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    You know what, scratch what I just wrote above. I didn't even read your whole post, and I answered something that really doesn't pertain to the point you were trying to make. I thought you were talking about something else. Sorry!
     
  5. tonydtgr

    tonydtgr Member

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    carmstrong,
    I wholeheartedly agree. DO's and DO-to-be's in this forum seem to be very defensive about this topic. They are so intolerant of any DO applicants who are even thinking of applying to MD, that they immediately jump on their throats.
     
  6. Future DOc

    Future DOc Senior Member

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    Hey everyone,

    The reason for the jump on "MD-wannabes" in my opinion is because the lack of knowledge & investigation.

    I too get tired when I hear about pre-meds asking the ques, "should I just go to a DO school if I don't get into an MD school". If I ever met those people, I want to ask them if they have truly(I mean truly) investigated all avenues of medicine before making the decision of beoming a doctor. Most people, I am sure, just say, "I just want to be a doctor" w/out even doing their part and seeing all avenues of medicine to see what's the right fit.

    I must admit that before med school, all I knew was MDs(hey, I am from the islands), but after hearing about osteopathy, I did my part and shadowed/talked to DOs, attended osteopathy seminars, etc.. to learn more about it. I got accepted to both MD & DO(I applied to both because I was afraid I wouldn't get in anywhere& all I wanted to become was a doctor), but my heart was to become a DO(I guess I am a DO-wannabe). I love what they do & the kind of physicians they become. Plus, I look at DOs as MDs and then some because we get trained exactly like them plus more(OMM). I love how I am able to offer my patients all modalities of treatment. They will love you 20 folds for that!!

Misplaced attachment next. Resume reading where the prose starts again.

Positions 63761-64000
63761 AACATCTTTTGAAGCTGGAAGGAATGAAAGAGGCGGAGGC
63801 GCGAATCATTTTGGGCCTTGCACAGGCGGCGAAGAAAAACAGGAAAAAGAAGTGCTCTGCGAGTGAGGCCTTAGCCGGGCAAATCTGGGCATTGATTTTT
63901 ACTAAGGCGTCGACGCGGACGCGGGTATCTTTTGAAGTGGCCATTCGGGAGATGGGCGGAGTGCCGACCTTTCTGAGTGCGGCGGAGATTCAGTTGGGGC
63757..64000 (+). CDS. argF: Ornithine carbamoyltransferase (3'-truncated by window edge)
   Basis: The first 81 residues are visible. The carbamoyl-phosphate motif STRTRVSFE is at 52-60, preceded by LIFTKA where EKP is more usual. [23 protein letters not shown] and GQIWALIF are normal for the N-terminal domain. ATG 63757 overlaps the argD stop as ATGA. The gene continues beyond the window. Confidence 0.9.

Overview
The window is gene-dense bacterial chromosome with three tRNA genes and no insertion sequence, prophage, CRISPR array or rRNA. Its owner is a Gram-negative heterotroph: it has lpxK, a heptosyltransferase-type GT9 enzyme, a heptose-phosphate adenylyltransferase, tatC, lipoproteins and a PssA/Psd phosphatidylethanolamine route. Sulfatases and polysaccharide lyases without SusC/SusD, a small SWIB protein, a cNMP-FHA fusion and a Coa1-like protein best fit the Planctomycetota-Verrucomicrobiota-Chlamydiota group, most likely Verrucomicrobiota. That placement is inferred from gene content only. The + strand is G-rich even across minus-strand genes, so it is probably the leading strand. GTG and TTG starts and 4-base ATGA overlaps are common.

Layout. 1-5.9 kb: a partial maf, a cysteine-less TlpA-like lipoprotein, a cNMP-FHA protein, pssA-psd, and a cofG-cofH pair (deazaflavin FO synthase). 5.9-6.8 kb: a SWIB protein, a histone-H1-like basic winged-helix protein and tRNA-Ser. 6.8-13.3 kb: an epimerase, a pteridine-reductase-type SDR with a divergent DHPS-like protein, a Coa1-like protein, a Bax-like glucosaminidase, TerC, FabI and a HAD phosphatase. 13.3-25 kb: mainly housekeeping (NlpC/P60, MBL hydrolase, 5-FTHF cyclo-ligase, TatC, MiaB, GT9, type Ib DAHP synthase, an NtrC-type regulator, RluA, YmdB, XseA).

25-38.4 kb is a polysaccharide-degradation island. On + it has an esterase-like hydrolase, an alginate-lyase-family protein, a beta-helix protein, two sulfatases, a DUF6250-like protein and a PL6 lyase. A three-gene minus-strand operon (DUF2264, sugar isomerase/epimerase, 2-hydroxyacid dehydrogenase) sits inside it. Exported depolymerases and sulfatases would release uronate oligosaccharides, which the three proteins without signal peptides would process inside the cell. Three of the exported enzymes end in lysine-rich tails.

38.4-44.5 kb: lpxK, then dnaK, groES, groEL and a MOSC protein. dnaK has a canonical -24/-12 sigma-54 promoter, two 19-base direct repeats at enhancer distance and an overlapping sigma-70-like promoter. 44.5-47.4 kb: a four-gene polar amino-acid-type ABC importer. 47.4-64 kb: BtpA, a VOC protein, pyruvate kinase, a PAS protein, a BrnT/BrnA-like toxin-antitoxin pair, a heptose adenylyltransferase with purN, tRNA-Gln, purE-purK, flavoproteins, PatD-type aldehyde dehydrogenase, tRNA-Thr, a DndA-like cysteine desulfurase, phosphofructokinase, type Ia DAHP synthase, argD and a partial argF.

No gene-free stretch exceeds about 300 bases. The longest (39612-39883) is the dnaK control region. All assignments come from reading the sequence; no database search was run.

Overall, I don't mean to degrage anyone who wants people's opinions about "going to a DO school if I don't get accepted into an MD school. You all just have to wake up & realize that DOs & MDs are complete physicians, no matter what. The only difference is philosophy. A lot of DOs teach at the prestigous MD schools (ie. Yale, Georgetown, UC schools, etc..) and work anywhere that MDs can. The only thing that should matter in your mind is how great of a doctor I can become. Remember that there are awful MDs & DOs out there when it comes to patient-care.

    In the long run, I personaly just want to become a valuable asset to society by giving back as a "great doctor", not whats after my name. Please take note of that to those people out there who are unsure about whether to become a DO or MD. Stop worrying about the prestige of the degree because thats the last thing your heart/mind should be when deciding to become a doctor. Just be happy you get to study medicine period!!!

    Rob
    WesternU/COMP Class of 2002
     
  7. Poet

    Poet Member

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    That was a nice reply Rob.. and I would like to add this comment.